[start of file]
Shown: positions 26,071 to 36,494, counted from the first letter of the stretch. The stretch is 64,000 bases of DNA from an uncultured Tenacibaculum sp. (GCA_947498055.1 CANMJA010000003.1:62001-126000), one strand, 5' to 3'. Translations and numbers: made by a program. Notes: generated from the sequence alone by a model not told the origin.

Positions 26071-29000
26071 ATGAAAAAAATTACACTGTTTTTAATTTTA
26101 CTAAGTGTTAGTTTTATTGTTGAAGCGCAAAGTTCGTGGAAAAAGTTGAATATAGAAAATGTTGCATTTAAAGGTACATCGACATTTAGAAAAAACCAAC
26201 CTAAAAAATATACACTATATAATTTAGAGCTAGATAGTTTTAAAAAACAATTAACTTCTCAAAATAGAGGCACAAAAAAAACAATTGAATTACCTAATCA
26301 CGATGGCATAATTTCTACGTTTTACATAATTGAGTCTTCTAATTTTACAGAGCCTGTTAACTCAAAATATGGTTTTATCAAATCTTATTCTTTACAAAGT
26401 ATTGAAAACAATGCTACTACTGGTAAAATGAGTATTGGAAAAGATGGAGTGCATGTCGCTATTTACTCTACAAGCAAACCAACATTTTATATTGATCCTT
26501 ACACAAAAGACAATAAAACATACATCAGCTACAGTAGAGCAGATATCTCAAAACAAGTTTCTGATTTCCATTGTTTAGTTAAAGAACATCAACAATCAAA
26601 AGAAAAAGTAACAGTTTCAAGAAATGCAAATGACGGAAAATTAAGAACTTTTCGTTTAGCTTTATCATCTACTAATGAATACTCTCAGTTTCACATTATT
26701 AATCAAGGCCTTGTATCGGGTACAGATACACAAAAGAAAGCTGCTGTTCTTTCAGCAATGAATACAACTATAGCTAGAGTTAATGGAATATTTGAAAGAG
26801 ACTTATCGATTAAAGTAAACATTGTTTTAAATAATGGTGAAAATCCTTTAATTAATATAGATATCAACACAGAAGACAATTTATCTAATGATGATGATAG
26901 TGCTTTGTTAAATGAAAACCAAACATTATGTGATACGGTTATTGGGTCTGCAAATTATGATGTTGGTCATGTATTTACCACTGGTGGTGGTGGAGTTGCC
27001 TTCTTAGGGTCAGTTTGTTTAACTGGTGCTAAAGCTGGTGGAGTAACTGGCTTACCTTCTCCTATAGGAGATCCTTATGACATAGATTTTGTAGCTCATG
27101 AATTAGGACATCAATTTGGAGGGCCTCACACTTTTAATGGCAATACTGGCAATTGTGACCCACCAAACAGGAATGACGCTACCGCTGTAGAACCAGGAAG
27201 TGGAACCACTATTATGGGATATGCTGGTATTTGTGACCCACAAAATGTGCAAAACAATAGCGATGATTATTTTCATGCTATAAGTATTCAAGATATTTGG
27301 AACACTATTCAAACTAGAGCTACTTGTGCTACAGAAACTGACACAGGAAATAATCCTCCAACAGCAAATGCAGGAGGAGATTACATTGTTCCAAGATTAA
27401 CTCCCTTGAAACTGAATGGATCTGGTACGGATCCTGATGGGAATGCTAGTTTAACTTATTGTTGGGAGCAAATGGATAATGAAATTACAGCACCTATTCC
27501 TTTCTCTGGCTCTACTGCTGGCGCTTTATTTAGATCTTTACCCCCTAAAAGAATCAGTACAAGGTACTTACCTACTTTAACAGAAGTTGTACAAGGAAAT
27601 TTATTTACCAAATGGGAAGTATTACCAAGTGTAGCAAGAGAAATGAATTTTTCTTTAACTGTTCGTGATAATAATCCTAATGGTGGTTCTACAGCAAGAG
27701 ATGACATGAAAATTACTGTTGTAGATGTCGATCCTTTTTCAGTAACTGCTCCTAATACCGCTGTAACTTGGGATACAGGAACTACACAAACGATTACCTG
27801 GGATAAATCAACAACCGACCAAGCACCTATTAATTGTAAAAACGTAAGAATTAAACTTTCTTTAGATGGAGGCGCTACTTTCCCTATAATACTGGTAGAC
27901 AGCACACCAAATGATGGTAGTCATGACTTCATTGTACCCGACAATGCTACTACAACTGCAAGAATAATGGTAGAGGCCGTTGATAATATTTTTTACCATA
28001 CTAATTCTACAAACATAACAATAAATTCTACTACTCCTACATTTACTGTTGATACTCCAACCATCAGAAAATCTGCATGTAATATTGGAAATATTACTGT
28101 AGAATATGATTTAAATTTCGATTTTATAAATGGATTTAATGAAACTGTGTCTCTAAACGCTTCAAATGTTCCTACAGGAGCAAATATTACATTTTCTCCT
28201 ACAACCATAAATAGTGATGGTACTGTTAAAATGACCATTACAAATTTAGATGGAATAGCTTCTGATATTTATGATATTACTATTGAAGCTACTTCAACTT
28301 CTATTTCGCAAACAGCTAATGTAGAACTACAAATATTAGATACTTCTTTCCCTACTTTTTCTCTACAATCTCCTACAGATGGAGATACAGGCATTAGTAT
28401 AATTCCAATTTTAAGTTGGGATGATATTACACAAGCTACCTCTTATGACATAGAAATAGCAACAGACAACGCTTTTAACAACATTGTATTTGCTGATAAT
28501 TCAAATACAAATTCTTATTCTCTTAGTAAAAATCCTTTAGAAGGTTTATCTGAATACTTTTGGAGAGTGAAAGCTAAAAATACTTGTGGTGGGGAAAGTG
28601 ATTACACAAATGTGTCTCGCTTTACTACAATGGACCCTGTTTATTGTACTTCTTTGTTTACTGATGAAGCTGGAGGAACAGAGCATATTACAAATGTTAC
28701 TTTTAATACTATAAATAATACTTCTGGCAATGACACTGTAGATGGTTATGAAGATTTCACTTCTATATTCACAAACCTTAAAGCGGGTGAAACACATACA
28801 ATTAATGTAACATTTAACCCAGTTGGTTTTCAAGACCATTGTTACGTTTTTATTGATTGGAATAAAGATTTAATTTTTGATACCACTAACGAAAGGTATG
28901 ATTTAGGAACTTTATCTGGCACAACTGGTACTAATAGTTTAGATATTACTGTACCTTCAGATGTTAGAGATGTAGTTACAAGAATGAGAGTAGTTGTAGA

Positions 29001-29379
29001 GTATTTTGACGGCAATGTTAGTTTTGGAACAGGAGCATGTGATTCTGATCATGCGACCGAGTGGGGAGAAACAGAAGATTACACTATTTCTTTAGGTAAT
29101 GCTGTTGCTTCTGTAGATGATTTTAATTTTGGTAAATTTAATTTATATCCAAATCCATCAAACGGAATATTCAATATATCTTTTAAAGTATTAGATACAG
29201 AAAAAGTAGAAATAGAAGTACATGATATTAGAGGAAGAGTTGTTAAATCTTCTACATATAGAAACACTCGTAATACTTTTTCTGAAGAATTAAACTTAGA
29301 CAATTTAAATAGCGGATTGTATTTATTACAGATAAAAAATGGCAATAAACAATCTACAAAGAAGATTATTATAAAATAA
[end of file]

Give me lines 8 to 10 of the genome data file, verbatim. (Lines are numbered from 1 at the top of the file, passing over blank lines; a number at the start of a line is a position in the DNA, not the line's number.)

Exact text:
26501 ACACAAAAGACAATAAAACATACATCAGCTACAGTAGAGCAGATATCTCAAAACAAGTTTCTGATTTCCATTGTTTAGTTAAAGAACATCAACAATCAAA
26601 AGAAAAAGTAACAGTTTCAAGAAATGCAAATGACGGAAAATTAAGAACTTTTCGTTTAGCTTTATCATCTACTAATGAATACTCTCAGTTTCACATTATT
26701 AATCAAGGCCTTGTATCGGGTACAGATACACAAAAGAAAGCTGCTGTTCTTTCAGCAATGAATACAACTATAGCTAGAGTTAATGGAATATTTGAAAGAG